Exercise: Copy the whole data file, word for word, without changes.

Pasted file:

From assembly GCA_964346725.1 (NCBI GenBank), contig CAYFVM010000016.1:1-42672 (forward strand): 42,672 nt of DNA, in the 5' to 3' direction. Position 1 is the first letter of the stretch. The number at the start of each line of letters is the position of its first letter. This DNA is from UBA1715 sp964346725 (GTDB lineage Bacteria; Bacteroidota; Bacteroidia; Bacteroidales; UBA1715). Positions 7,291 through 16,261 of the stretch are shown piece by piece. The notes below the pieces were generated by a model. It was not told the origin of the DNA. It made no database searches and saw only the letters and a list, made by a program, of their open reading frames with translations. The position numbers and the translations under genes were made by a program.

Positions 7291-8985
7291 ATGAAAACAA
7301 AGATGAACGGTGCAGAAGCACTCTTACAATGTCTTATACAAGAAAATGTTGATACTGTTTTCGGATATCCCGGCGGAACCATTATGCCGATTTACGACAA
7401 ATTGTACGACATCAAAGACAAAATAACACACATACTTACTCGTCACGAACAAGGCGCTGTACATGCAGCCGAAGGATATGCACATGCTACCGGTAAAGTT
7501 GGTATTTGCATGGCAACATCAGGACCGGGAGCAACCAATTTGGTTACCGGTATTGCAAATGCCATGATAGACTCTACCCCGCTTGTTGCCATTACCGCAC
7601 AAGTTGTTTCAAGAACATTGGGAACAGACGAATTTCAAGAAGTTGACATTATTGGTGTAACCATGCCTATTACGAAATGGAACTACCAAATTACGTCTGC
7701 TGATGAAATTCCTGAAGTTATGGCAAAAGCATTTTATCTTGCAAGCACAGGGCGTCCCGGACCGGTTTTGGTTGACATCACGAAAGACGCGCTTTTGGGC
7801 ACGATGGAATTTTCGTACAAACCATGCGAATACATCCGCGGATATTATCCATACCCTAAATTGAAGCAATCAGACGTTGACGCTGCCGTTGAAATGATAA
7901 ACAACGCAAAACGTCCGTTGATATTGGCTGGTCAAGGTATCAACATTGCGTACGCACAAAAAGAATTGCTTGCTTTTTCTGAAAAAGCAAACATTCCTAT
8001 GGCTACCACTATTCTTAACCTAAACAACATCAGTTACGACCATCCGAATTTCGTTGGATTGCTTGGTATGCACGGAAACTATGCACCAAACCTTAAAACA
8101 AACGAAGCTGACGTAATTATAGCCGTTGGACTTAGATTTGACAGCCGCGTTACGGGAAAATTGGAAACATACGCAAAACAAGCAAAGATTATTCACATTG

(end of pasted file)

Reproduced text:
From assembly GCA_964346725.1 (NCBI GenBank), contig CAYFVM010000016.1:1-42672 (forward strand): 42,672 nt of DNA, in the 5' to 3' direction. Position 1 is the first letter of the stretch. The number at the start of each line of letters is the position of its first letter. This DNA is from UBA1715 sp964346725 (GTDB lineage Bacteria; Bacteroidota; Bacteroidia; Bacteroidales; UBA1715). Positions 7,291 through 16,261 of the stretch are shown piece by piece. The notes below the pieces were generated by a model. It was not told the origin of the DNA. It made no database searches and saw only the letters and a list, made by a program, of their open reading frames with translations. The position numbers and the translations under genes were made by a program.

Positions 7291-8985
7291 ATGAAAACAA
7301 AGATGAACGGTGCAGAAGCACTCTTACAATGTCTTATACAAGAAAATGTTGATACTGTTTTCGGATATCCCGGCGGAACCATTATGCCGATTTACGACAA
7401 ATTGTACGACATCAAAGACAAAATAACACACATACTTACTCGTCACGAACAAGGCGCTGTACATGCAGCCGAAGGATATGCACATGCTACCGGTAAAGTT
7501 GGTATTTGCATGGCAACATCAGGACCGGGAGCAACCAATTTGGTTACCGGTATTGCAAATGCCATGATAGACTCTACCCCGCTTGTTGCCATTACCGCAC
7601 AAGTTGTTTCAAGAACATTGGGAACAGACGAATTTCAAGAAGTTGACATTATTGGTGTAACCATGCCTATTACGAAATGGAACTACCAAATTACGTCTGC
7701 TGATGAAATTCCTGAAGTTATGGCAAAAGCATTTTATCTTGCAAGCACAGGGCGTCCCGGACCGGTTTTGGTTGACATCACGAAAGACGCGCTTTTGGGC
7801 ACGATGGAATTTTCGTACAAACCATGCGAATACATCCGCGGATATTATCCATACCCTAAATTGAAGCAATCAGACGTTGACGCTGCCGTTGAAATGATAA
7901 ACAACGCAAAACGTCCGTTGATATTGGCTGGTCAAGGTATCAACATTGCGTACGCACAAAAAGAATTGCTTGCTTTTTCTGAAAAAGCAAACATTCCTAT
8001 GGCTACCACTATTCTTAACCTAAACAACATCAGTTACGACCATCCGAATTTCGTTGGATTGCTTGGTATGCACGGAAACTATGCACCAAACCTTAAAACA
8101 AACGAAGCTGACGTAATTATAGCCGTTGGACTTAGATTTGACAGCCGCGTTACGGGAAAATTGGAAACATACGCAAAACAAGCAAAGATTATTCACATTG